Furthermore, when soluble phosphate is applied to biologically degraded soil, what the plant cannot use immediately is quickly fixed to soil particles and becomes unavailable. On the other hand, when a less soluble form of phosphate (such as phosphate rock) is applied to biologically active soil, the soil organisms slowly release the phosphate over a long period of time. As a result, phosphate need only be applied every five years, or even less frequently for optimum grass growth. Follow soil test recommendations for phosphorus fertilization.

Compost also contains a small amount of organically bound phosphorus (less than one percent), but the rate of application usually makes up for the low concentration. This phosphorus is released slowly in synchrony with the growth of the grass. Unless phosphorus tests at ?medium? or below, use organic fertilizers that contain less phosphorus than nitrogen. Depending on the starting materials, many composts are also high in phosphorus, so be aware of the nitrogen/phosphorus/potassium test results for your compost.

Potassium, Calcium and Magnesium Potassium is found in a plant?s fluids and is primarily involved in maintenance of its turgidity, or hydraulic pressure, and in the transport of materials throughout its vascular system. Adequate potassium levels make the grass more resistant to wilting and also increases winter hardiness.

The form of potassium available to plants occurs in nature as a positively charged element, or cation (designated K+). Mineral soil may contain large amounts of potassium, but it is usually in an insoluble and unavailable form. Available K+ is highly soluble and is easily leached out of welldrained soils unless the soil contains negatively charged particles that hold cations. Stable humus created by soil organisms is an ideal carrier of potassium. Humus has many negatively charged sites that hold available potassium for plant use. 
Building stable humus in the soil requires regular application of organic matter.

The availability of potassium and the pH of the soil are closely linked. Humus found in a soil with a neutral pH, which is optimum for turf, can hold large amounts of potassium. Biological activity around the roots lowers the pH, which releases the potassium and makes it available to the plant. Calcium is an essential component of cell membranes; it helps to maintain the structure of cell walls. It is also a component of messenger molecules that allow the plant to respond appropriately to environmental cues and challenges.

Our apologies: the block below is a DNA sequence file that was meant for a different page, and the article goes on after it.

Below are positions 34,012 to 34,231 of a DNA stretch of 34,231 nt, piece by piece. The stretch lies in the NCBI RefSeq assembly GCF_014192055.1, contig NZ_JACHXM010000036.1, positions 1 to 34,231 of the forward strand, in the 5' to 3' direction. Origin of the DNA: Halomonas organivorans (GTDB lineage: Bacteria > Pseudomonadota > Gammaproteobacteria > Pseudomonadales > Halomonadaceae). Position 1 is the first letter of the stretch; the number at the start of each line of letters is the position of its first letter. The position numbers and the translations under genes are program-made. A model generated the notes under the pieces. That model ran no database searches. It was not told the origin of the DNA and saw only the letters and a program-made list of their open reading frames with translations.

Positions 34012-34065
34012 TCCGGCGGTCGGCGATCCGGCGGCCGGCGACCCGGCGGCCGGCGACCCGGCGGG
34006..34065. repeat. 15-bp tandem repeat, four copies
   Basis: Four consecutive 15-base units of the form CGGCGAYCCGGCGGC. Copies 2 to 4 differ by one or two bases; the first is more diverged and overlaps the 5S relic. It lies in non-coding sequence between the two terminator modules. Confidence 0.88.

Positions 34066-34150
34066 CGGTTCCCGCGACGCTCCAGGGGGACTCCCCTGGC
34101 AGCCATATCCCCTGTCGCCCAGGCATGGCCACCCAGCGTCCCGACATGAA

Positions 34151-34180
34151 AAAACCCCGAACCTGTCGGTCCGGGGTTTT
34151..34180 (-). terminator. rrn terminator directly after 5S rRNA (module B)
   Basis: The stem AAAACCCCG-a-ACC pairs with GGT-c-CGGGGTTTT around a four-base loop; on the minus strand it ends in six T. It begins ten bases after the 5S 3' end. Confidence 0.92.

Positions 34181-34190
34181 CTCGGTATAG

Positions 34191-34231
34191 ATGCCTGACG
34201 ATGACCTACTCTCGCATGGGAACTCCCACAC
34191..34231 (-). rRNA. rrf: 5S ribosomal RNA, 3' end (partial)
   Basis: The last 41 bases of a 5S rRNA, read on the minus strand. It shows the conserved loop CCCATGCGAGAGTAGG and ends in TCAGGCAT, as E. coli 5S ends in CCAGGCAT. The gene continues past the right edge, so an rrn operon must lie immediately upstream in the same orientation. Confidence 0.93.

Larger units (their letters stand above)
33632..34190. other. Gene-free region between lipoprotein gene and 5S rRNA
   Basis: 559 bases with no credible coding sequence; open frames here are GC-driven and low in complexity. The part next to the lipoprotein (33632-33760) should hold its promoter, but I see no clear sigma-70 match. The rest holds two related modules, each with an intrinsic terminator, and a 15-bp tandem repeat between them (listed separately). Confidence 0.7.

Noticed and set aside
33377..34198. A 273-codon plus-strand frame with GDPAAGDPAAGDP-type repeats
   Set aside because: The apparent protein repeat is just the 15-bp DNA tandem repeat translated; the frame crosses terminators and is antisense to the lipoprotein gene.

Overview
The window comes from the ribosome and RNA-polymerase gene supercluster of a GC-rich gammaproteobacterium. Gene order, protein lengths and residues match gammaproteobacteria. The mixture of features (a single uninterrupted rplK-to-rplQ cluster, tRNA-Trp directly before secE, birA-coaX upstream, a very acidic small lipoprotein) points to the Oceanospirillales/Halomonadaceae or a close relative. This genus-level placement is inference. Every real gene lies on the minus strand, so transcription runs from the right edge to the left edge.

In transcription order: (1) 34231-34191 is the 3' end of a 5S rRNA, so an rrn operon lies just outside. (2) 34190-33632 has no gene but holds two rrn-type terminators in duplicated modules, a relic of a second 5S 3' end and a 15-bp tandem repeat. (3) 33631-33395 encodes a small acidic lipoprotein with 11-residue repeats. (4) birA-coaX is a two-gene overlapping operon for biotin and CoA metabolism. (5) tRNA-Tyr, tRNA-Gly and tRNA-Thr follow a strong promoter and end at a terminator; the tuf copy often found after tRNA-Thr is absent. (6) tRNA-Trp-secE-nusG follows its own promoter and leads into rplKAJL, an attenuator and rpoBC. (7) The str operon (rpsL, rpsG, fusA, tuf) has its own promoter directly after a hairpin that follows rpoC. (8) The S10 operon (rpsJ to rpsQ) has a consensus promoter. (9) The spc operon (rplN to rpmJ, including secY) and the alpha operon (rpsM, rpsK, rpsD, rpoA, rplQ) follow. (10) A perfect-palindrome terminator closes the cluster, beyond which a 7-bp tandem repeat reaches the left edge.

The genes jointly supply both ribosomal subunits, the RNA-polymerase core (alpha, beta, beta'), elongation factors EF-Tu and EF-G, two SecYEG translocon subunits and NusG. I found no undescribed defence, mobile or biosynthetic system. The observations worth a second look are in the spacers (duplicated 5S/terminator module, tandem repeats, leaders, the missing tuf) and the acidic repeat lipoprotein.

Magnesium is the core element in chlorophyll, the green pigment in plants. In chlorophyll, the central magnesium ion is bonded to a large organic molecule composed of carbon, hydrogen, oxygen and nitrogen. 
This molecule is responsible for converting the energy of sunlight into chemical energy through the process of photosynthesis. In photosynthesis, the energy absorbed by chlorophyll transforms carbon dioxide and water into carbohydrates and oxygen. This is one of the most important molecules for life on earth.

Like potassium, calcium and magnesium are cations, and their accessible form is dissolved in the water found in the pore spaces in soil. Calcium and magnesium compete with potassium for binding sites on negatively charged particles in the soil. Excess potassium will displace magnesium and may cause a magnesium deficiency. A good ratio of calcium, magnesium and potassium is 70:11:3, but some deviation is not harmful. An excess of magnesium may reduce stress tolerance, increase disease susceptibility and attract insect pests.

It is important to determine what the ratio of potassium, calcium and magnesium is with a soil test so that the correct kind and amount of soil amendment can be applied. There are many forms of calcium and magnesium amendments: calcium sulfate (gypsum), calcium oxide (burned or quick lime), calcium carbonate (crushed limestone), tricalcium phosphate, dicalcium phosphate, calcium nitrate (nitric acid), calcium/magnesium carbonate (dolomitic lime), magnesium sulfate (Epsom salts), potassium/magnesium sulfate and magnesium oxide. The kind and amount of amendment will depend on the results of the soil test, including the pH. If the pH does not have to be adjusted, a neutral amendment like calcium sulfate, magnesium sulfate or potassium/magnesium sulfate can be used.

The release of calcium and magnesium after liming is more effective and better regulated when applied to a biologically active soil. Regular applications of organic material will also increase the ability of the soil to retain and exchange cations.